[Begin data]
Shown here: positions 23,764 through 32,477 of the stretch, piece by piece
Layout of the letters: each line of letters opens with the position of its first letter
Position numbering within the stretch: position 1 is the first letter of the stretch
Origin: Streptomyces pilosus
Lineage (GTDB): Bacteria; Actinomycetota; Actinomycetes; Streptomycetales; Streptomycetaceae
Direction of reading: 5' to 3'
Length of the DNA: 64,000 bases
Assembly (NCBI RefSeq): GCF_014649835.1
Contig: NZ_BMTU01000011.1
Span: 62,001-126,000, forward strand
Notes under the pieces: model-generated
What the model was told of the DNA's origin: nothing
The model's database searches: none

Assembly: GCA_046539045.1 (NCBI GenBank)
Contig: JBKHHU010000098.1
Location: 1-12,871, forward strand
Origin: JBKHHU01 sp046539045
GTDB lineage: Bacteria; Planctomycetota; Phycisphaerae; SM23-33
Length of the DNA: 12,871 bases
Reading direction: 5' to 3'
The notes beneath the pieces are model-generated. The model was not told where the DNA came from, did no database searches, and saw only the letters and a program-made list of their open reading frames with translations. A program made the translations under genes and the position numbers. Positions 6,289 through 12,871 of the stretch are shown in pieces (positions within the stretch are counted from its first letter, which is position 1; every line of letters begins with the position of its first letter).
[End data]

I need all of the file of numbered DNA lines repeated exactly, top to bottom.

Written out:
Shown here: positions 23,764 through 32,477 of the stretch, piece by piece
Layout of the letters: each line of letters opens with the position of its first letter
Position numbering within the stretch: position 1 is the first letter of the stretch
Origin: Streptomyces pilosus
Lineage (GTDB): Bacteria; Actinomycetota; Actinomycetes; Streptomycetales; Streptomycetaceae
Direction of reading: 5' to 3'
Length of the DNA: 64,000 bases
Assembly (NCBI RefSeq): GCF_014649835.1
Contig: NZ_BMTU01000011.1
Span: 62,001-126,000, forward strand
Notes under the pieces: model-generated
What the model was told of the DNA's origin: nothing
The model's database searches: none

Assembly: GCA_046539045.1 (NCBI GenBank)
Contig: JBKHHU010000098.1
Location: 1-12,871, forward strand
Origin: JBKHHU01 sp046539045
GTDB lineage: Bacteria; Planctomycetota; Phycisphaerae; SM23-33
Length of the DNA: 12,871 bases
Reading direction: 5' to 3'
The notes beneath the pieces are model-generated. The model was not told where the DNA came from, did no database searches, and saw only the letters and a program-made list of their open reading frames with translations. A program made the translations under genes and the position numbers. Positions 6,289 through 12,871 of the stretch are shown in pieces (positions within the stretch are counted from its first letter, which is position 1; every line of letters begins with the position of its first letter).